The rest of the family is more vaguely outlined.  The woman with partially undraped breast is a nurse, and the baby, if anyone in particular, will be Agrippina’s youngest child Julia Livilla.  The older mourning boy is one of two other sons and two daughters are missing.  The family in grief is carefully stylised – Germanicus is mourned as a public figure on the left and as a husband and father on the right.

Deathbeds are not a cheerful subject.  This one is particularly rich in the imagery of shock, despair and impotent rage.  Here is why.

Tacitus takes the view that Tiberius saw Germanicus as a threat to his own unpopular rule and to the ambitions of his own son, whom Augustus excluded from the succession.  He reports the extraordinary stories of the circumstances of Germanicus’ death – and the general belief that he was the victim of an attack by a combination of witchcraft and poisoning – a usual combination at Rome.

 The cruel virulence of the disease was intensified by the patient’s belief that Piso had given him poison; and it is a fact that explorations in the floor and walls brought to light the remains of human bodies, spells, curses, leaden tablets engraved with the name Germanicus, charred and blood-smeared ashes, and others of the implements of witchcraft by which it is believed the living soul can be devoted to the powers of the grave.

Germanicus, it is said, believed as he died that he had been poisoned by his subordinate, Piso.  The idea is that the poison and the witchcraft have been carried out on his orders.  But behind Piso stands Tiberius.  We are invited to accept Piso as Tiberius’ agent.

Tacitus has Germanicus accuse Piso in his dying words.  And he commends his six children and wife to the people of Rome, reminding them that Agrippina is Augustus’ granddaughter.  Poussin’s Germanicus points to his family with his dying hand.  He goes on to relate that Germanicus was buried without proper imperial honours – the effect of a plague death in a hot climate or deliberate imperial neglect? Tacitus composed Germanicus’ speech with knowledge of the fate of Germanicus family.   Agrippina and Germanicus’ two elder sons would suffer lethal persecution by Tiberius.  All of the children in the end died violently, although they would be perpetrators as well as victims in the vicious struggle for imperial power.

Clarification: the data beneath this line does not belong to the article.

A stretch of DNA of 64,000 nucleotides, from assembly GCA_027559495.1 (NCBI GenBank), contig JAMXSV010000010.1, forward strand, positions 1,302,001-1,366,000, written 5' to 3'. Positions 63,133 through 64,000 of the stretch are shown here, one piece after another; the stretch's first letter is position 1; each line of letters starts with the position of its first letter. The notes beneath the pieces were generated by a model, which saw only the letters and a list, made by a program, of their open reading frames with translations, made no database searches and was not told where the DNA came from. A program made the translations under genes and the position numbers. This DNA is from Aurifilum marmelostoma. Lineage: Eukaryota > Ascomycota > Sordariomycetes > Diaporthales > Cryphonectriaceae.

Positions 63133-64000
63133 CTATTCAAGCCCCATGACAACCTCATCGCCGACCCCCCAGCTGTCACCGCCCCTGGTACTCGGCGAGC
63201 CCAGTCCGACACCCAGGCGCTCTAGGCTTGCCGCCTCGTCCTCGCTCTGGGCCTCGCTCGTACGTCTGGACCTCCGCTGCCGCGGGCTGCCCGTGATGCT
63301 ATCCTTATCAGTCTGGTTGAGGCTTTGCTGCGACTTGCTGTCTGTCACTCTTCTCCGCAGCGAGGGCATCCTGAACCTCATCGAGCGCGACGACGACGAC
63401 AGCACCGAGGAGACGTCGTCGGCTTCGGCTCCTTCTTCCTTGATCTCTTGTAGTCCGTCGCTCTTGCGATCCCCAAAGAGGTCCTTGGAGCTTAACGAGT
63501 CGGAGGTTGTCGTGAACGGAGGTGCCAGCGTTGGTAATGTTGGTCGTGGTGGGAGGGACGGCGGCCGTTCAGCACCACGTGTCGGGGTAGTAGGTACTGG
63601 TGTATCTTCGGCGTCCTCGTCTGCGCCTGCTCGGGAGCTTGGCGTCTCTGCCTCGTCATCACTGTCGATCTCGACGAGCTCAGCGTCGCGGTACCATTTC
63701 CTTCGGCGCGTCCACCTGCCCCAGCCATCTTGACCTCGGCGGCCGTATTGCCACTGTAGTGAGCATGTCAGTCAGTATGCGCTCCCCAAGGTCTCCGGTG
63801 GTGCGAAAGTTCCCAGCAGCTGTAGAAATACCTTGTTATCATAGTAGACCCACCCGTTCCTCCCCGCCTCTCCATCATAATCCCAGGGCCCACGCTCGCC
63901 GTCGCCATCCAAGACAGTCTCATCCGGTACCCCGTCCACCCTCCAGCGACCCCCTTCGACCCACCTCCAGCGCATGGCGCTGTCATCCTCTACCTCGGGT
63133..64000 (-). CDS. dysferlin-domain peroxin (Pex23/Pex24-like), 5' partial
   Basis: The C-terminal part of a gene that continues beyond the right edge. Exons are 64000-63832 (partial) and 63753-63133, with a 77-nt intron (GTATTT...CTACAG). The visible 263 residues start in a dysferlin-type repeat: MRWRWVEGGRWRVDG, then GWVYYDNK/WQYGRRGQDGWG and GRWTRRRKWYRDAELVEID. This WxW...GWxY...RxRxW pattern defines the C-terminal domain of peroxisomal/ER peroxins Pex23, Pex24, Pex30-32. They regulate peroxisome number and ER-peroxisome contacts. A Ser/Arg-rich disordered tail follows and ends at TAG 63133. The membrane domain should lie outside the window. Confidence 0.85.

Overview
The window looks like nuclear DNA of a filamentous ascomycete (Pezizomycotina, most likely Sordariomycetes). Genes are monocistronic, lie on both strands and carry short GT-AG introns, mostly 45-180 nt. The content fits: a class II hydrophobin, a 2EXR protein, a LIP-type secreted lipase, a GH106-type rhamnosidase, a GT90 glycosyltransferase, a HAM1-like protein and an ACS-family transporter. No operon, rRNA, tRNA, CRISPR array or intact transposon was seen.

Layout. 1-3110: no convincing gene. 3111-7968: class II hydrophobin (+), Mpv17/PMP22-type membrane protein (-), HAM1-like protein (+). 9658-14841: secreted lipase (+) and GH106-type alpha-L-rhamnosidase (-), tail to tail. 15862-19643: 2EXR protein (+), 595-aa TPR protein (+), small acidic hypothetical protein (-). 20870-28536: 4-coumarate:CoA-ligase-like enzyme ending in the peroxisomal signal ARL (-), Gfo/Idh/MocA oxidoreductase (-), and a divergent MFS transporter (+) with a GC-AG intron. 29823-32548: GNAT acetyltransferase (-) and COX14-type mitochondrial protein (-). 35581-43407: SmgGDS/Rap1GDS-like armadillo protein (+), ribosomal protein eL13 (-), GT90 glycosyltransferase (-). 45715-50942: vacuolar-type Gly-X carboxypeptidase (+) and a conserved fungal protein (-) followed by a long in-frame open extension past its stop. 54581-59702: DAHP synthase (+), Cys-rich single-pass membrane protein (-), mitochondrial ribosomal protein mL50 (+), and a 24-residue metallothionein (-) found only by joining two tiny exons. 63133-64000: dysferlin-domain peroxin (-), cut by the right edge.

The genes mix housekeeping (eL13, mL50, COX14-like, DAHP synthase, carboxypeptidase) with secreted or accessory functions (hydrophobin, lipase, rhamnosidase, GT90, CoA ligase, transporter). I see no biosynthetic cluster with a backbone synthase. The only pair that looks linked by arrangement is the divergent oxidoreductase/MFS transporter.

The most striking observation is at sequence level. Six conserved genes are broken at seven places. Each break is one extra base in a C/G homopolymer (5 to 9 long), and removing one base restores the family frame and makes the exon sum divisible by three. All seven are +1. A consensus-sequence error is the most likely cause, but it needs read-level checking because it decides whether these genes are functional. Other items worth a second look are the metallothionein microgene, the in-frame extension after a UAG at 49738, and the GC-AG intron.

As a murder painting, it is interesting to compare Poussin’s picture with Botticelli’s portraits of Giuliano de’ Medici.  There is the same sense of untimeliness and expropriation, but in Poussin’s painting the emotions are heightened by Germanicus’ dying rage at his  betrayal and helplessness, reflected in the response of his soldiers, who have all the bravery in the world and no-one to fight.  Even without Tacitus’ text, the painting has a compelling character, but it is meant to be ‘read’ by viewers who cut their teeth on the text in the schoolroom.

Poussin has put the emotions of the text into visual form.  And he has refused to be distracted by the most sensational part of the story – the witchcraft allegations.  I can’t find a single reference to these in the painting.  For Poussin these would only detract from the true story of nobility tormented.  But even though Poussin is not prepared to be distracted by the sensational details, they will be the basis of a follow-up post here.

Disentangling the Augustan Succession (Part 10: The Great Cameo of France)


The Great Cameo of France


There is confusion about the date of this carved sardonyx jewel, about a foot in diameter, which now resides in the Bibliotheque Nationale in Paris.   The Cameo commemorates the unity of the Julio-Claudian dynasty.  On all interpretations, Augustus in heaven watches over Tiberius, who, under the wise guidance of his mother, the Augusta, is surrounded by the stalwart men and women of the family who will carry the dynasty on.  This was the public face of the Augustan succession.  And it had a job to do – reinforcing the obvious reality of Rome’s power with the belief that it radiated from a divinely appointed stable imperial household.